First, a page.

|Date||3 Apr 2018|
Lake Kanyaboli is the second largest ox-bow lake in Africa, and has a mean depth of 3m and covers a total area of 1,500 Ha. It is one of the most important riparian satellite lakes around the Lake Victoria Basin. L. Kanyaboli is part of Yala Swamp, which forms the mouth of both Rivers Nzoia and Yala. The lake is a freshwater deltaic wetland arising from backflow and back-ponding of water from rivers floodwaters. It provides important habitat for refugee populations of certain fish species, which have otherwise gone extinct from L. Victoria and other water bodies in Africa. Yala swamp in which the lake is situated is the largest fresh water wetland in Kenya. Of all the satellite lakes in the swamp, L. Kanyaboli is the largest and the most economically and ecologically important. A thick fringe of papyrus plants surrounds the lake and the main economic activity is fishing where the main method of exploitation is use of gill nets, long lines and seine nets. 90-100% of the residents depend on fishing either commercially or for subsistence. Lake Kanyaboli has no direct outlet but discharges its water to Lake Victoria through underground seepage. Most of the dams were sunk in the 1940s and 1950s to provide water for domestic and livestock uses. Fish endemic to Lake Victoria were introduced into some of these dams and lakes to supplement fish yields and resource value.
The Satellite lakes such as Kanyaboli are the remaining refuge to those endemic species, now feared to have disappeared from the main Lake. The stocks in these satellite water bodies are well established and contribute immensely to the biological diversity.
In the assessment of fish populations and other biodiversity the team hopes to finally have a fully supported trend and status of biodiversity in the lake especially the three critically endangered fish (Oreochromis esculentus, Oreochromis variabilis and Haplochromis phytophagus). At the same time we will be able to understand what triggers the shift in their population density so as to prioritize conservation efforts since funds are always limited and action that produces the greatest outcome is always required. We will make publication in print media, conservation magazines or journals about our findings. These publications will continue to aid in highlighting the lake and promote conservation.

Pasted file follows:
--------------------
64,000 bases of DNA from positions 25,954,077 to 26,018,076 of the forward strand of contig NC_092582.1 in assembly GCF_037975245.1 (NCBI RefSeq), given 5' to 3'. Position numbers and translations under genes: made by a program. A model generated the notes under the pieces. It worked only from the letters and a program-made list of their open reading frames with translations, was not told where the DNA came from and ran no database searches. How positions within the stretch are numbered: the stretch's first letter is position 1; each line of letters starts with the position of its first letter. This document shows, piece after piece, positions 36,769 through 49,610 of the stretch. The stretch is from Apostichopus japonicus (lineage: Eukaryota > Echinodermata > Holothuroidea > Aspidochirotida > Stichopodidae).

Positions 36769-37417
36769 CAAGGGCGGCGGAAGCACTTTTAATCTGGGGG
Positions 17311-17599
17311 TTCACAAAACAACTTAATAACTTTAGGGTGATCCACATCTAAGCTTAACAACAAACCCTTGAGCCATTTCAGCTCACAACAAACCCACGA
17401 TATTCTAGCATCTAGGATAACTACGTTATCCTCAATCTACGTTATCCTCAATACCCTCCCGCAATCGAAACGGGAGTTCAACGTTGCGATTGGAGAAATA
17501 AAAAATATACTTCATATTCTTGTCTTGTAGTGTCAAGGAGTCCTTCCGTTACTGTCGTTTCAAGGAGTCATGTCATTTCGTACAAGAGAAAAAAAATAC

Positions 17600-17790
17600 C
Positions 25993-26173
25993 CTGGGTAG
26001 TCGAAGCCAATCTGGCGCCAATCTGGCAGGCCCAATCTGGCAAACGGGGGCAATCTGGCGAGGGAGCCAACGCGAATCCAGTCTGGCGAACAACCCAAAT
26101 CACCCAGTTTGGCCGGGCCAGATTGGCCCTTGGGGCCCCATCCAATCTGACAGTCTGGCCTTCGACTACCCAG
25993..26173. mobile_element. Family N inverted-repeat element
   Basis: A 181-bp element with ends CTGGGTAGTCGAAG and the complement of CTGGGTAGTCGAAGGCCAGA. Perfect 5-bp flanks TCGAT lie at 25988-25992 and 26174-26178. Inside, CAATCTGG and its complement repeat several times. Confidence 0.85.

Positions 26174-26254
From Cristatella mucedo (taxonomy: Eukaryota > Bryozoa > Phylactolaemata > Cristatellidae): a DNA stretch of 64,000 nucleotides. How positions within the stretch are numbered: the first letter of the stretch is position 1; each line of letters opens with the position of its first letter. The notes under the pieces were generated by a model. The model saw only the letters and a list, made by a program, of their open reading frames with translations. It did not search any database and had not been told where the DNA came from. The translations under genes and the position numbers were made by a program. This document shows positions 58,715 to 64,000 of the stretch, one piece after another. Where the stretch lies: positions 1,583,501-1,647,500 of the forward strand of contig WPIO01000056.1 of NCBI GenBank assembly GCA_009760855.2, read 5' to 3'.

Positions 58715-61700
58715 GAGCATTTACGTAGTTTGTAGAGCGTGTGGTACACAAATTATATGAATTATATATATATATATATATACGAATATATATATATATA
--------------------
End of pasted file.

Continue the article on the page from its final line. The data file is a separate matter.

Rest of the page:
The development and promotion of aquaculture will directly aid in reduced pressures on the three endangered fish which have continued largely unabated. Stocking of more than 3000 fingerlings will provide direct incentive to the community through their sale.
The Lake Kanyaboli Stakeholders forum will provide a platform for direct discussions on sustainability, conservation and protection of Lake Kanyaboli. One challenge that faced the community is lack of proper channels to deliberate and converse. The forum will also spearhead many environmental activities such as world fisheries day, world water day, and world wetland day amongst others, while also organizing for lakes’ restoration by planting 2500 wetland plantlets.
The Lake Kanyaboli Conservation Management Plan will lead to promotion of fish policies that will aid in protection and sustainable utilization of the endangered fish
Read about Veryl's previous project https://www.rufford.org/projects/veryl_achieng_0 or for more information contact: